Bon Jovi Readies for American Idol Appearance

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Life and love and loss and freedom. That's how Jon Bon Jovi describes the themes of his band's new album, Lost Highway, due June 19.

The band will perform a new single, (You Want to) Make a Memory, on American Idol Wednesday, May 2, following performances of its songs by contestants on the previous night's show.

Bon Jovi
No one is more surprised than Bon Jovi that the band has another record so soon after the overwhelming success of Have a Nice Day, featuring the crossover hit Who Says You Can't Go Home with country band Sugarland.

"If you would ever have told me I would have a record in the fourth quarter of last year, having just completed a world tour," Bon Jovi says, "I would have said you can bet all the tea in China, it's just not going to happen.

"But because of the circumstances around our lives, they were very fruitful, and a lot of the inspiration was watching what was happening in Richie's life (bandmate Sambora split with wife Heather Locklear and is dating Denise Richards), compounded by all the good things that were happening in all our collective lives."

Bon Jovi says Lost Highway isn't a conscious attempt to capitalize on the crossover success of Who Says, which won a Grammy and became the first song by a rock band to hit No. 1 on the country charts.

"But the feeling came, and when it does, you have to know to go with it," he says. "And we went to Nashville in September, and by December, 10 of the 12 songs were written and recorded and ready for mixing. It was just in the last couple of months that, because I always do this, I pulled the record back and wrote five more, two of which made the record."

Bon Jovi thinks the crossover appeal of Who Says and the new album is the result of country radio getting closer to the band's sound, not the other way around. Two of the songs feature Big & Rich and LeAnn Rimes, and Bon Jovi says his country influences are new artists as much as the "real gods," including Johnny Cash.

"Different people, different reasons," he says. "It's all a big soup. Everybody adds a little ingredient, and that's what makes the next generation go on. You can't be a rip-off of one guy. You don't find an influence; you find your influence's influence. You take a little piece of that and a little piece of this and a little piece of the other thing, and then that's what makes you and how you get to be here for 25 years."

Today, longevity in the music industry also requires embracing multimedia opportunities to connect with audiences, such as American Idol, which Bon Jovi just recently watched for the first time.

"It's not that I didn't want to; I just didn't," he says. "I've had a lot of guys cover our songs on it, and then giving them songs subsequently for their records, but (had) never seen it. That's 30 million that watch TV, so these days, being on American Idol certainly isn't a bad thing.

"You got to get music out there however you can," Bon Jovi continues. "Radio is getting smaller and smaller; the record business is getting smaller and smaller. There are things that are fantastic, like the Internet, (but) it's tough because it's created something none of us knew 10 years ago, and you have to learn to roll with those punches. But it's not the way it used to be; it's not the record business that I grew up in."

American Idol is among just a handful of TV shows and odd performance dates in support of the album until the world tour next year. Yet Bon Jovi is busier than ever.

"Sort of like Levis, man, we're everywhere," he says, laughing.

Matt Richenthal is the Editor in Chief of TV Fanatic. Follow him on Twitter and on Google+.


Hello, Ryan Seacrest and Anderson Cooper will co-host a special on the last 50 years of pop culture as told by those who've lived it by the one and only Larry King: Presidents to Pop Stars Salute CNN’s Larry King in Special CNN’s Anderson Cooper, American Idol’s Ryan Seacrest Host Larry King – 50 Years of Pop Culture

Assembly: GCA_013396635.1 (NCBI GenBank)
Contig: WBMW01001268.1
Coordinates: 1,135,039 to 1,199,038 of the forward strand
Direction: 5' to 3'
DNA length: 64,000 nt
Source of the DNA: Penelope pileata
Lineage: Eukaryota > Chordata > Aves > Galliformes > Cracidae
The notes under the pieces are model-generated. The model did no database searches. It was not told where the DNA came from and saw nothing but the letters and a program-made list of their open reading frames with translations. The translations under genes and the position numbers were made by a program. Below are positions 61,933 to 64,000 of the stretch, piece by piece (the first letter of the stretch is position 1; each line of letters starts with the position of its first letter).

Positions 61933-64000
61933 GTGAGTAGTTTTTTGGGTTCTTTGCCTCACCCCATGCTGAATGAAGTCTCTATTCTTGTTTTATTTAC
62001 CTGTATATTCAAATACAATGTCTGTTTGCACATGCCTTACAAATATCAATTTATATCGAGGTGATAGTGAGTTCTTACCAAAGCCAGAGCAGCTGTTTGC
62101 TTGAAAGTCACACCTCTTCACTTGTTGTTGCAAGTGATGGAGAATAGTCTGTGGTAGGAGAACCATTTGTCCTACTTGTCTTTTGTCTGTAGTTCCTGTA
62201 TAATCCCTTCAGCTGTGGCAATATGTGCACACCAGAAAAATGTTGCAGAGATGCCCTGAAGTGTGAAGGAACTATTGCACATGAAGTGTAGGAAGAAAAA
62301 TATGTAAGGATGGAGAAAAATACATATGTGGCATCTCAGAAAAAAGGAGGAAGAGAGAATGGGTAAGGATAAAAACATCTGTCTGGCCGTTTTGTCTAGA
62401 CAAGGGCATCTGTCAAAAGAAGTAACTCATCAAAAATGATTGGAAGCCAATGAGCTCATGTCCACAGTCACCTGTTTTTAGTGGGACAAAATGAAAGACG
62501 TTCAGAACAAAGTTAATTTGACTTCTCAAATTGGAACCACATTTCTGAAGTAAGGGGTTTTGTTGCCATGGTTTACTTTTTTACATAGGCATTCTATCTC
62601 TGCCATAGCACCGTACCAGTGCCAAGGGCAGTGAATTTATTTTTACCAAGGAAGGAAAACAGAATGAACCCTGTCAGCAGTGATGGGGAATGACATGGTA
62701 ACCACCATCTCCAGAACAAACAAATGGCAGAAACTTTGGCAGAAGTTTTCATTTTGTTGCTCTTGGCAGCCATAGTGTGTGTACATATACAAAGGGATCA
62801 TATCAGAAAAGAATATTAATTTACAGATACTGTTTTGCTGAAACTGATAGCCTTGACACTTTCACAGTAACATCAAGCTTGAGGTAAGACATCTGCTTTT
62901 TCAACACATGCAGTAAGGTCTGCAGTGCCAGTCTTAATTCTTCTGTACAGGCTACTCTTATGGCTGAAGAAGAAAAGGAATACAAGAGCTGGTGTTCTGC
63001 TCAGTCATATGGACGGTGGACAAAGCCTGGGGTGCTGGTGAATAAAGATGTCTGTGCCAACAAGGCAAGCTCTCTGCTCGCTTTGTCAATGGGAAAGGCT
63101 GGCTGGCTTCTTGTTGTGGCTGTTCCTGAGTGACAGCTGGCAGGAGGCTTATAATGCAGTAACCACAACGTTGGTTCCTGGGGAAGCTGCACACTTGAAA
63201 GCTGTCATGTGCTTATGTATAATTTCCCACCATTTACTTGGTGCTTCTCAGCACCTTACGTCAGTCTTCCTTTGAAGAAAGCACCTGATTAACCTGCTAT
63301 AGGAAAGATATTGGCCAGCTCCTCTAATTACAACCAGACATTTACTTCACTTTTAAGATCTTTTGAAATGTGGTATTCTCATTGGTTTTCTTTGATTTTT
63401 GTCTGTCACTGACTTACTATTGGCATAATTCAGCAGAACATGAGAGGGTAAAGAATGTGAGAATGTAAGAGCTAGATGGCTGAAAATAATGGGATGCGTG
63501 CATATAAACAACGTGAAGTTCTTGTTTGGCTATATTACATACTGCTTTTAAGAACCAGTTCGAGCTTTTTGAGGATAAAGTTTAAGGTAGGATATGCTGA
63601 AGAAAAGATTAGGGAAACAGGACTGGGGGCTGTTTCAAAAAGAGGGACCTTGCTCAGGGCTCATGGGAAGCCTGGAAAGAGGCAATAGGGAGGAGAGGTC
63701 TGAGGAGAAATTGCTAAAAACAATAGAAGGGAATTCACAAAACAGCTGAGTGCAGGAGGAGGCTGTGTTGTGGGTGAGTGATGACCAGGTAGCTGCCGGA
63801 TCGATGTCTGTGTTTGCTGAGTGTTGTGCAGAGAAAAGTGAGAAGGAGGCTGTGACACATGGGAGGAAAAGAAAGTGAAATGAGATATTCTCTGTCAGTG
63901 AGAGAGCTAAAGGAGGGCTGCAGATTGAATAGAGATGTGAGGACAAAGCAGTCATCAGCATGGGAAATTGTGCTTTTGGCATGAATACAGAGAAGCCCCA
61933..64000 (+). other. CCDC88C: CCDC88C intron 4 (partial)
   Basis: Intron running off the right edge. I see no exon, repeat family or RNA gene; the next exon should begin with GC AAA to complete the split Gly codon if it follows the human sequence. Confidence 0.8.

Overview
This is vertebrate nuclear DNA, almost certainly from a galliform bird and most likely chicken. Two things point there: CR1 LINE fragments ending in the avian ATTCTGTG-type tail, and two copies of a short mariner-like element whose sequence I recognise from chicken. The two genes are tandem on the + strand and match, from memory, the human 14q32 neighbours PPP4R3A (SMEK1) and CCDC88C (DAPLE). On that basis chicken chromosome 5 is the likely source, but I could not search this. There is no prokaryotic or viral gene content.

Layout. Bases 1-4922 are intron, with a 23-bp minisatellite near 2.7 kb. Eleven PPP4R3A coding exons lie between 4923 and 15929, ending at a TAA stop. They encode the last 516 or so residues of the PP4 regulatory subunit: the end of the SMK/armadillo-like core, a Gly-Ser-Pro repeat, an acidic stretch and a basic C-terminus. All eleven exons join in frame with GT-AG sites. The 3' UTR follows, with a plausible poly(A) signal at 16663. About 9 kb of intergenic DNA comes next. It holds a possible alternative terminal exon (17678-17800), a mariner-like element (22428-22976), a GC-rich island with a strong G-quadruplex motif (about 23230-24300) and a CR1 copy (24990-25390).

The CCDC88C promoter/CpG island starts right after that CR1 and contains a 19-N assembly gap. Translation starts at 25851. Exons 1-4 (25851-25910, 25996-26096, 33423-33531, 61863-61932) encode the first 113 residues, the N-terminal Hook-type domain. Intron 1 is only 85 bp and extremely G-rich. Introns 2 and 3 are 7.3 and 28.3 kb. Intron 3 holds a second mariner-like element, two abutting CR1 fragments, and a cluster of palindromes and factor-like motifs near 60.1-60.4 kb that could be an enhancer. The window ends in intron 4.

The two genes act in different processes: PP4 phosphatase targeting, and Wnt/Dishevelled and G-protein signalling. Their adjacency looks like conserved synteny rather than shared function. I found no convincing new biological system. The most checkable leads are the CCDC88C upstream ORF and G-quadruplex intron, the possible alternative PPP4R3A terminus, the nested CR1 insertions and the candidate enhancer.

Presidents, celebrities and ordinary people have spoken to Larry King in more than 40,000 interviews since his extraordinary career began on a small local Miami radio station in 1957. In Larry King – 50 Years of Pop Culture, CNN looks at five decades of pop culture as Larry lived it. This two-hour CNN Presents television event premieres on Thursday, May 3, at 9 p.m. (ET/PT) and is hosted by CNN’s Anderson Cooper with American Idol’s Ryan Seacrest. “Larry and his guests reflect upon a half-century of American culture – from the early days of Sinatra’s ‘Rat Pack’ to the chase of O.J. Simpson’s Bronco to American Idol – people in more than 50 original interviews talk about Larry and the times in which we all listened to and watched him,� said Mark Nelson, vice president and senior executive producer of CNN Productions. King’s start in broadcasting at WAHR in Miami on May 1, 1957, came when he scored his first big break as a radio disc jockey, reported the news and gave sports updates. His first talk show venue was a restaurant in Miami Beach; his first interview subject was a waitress. Celebrities and newsmakers also began stopping by, and the rest is still history in the making. Pop icons, politicians and everyday people have since found their way to sit opposite King’s chair. In June 1985, CNN hired King for Larry King Live. Since its debut 23 years ago, Larry King Live has remained essential television as the must-see, long-format interview destination for reports about major events, confessions from celebrities in crisis and newsmakers with something to say. Radio host and television personality Ryan Seacrest takes viewers along for the ride of King’s broadcast beginnings in the late 1950s and coaxes King to recall his career and pop culture milestones through 1984. Anderson Cooper reveals the rarely seen personal side of the man who mostly listens to others talk about themselves. Cooper puts into context the years of King’s national television career, the international ubiquitiousness of his program and the seminal events that have defined the last 50 years. “I try to ask very good questions,� King says in the documentary. “My role is ... not to make a guest uncomfortable. I'm uncomfortable if I make them uncomfortable, you don't learn a lot if you're confrontational. It's exciting [to demand]: ‘Why did you do this?!’ Well, if someone points a finger at you and says, ‘Why did you do this?!’ you guarantee, will not learn why he did this. You will not learn it. So I learned a long time ago that the best way to be is really curious.� 50 Years of Pop Culture is part of CNN’s anniversary tribute, “King-Sized Week� of special programming beginning with CIA Director George Tenet’s first live interview, on Monday, April 30. On Tuesday, May 1, King speaks with another legendary talk show host, Oprah Winfrey. Katie Couric interviews King on Wednesday, May 2, and comedian Bill Maher toasts King, with more than 20 surprise guests, on Friday, May 4. For more information on upcoming shows or to locate past transcripts, please visit All programming airs at 9 p.m. (ET/PT) Wendy Walker is the executive producer of Larry King Live. CNN Presents: Larry King – 50 Years of Pop Culture was executive produced by Mary Ade and Bud Bultman. Kimberly Arp-Babbit, Keith Harrington, Brian Larch, Teri Lemon and Elise Zeiger are the producers. Jody Gottlieb is the executive director of CNN Productions. CNN Worldwide, a division of Turner Broadcasting System, Inc., a Time Warner Company, is one of the world’s most respected and trusted sources for news and information. Its reach extends to nine cable and satellite television networks; one private place-based network; two radio networks; wireless devices around the world; four Web sites, including, the first major news and information Web site; CNN Pipeline,’s premium live video news service; CNN Newsource, the world’s most extensively syndicated news service; and partnerships for four television networks and two Web sites. -30-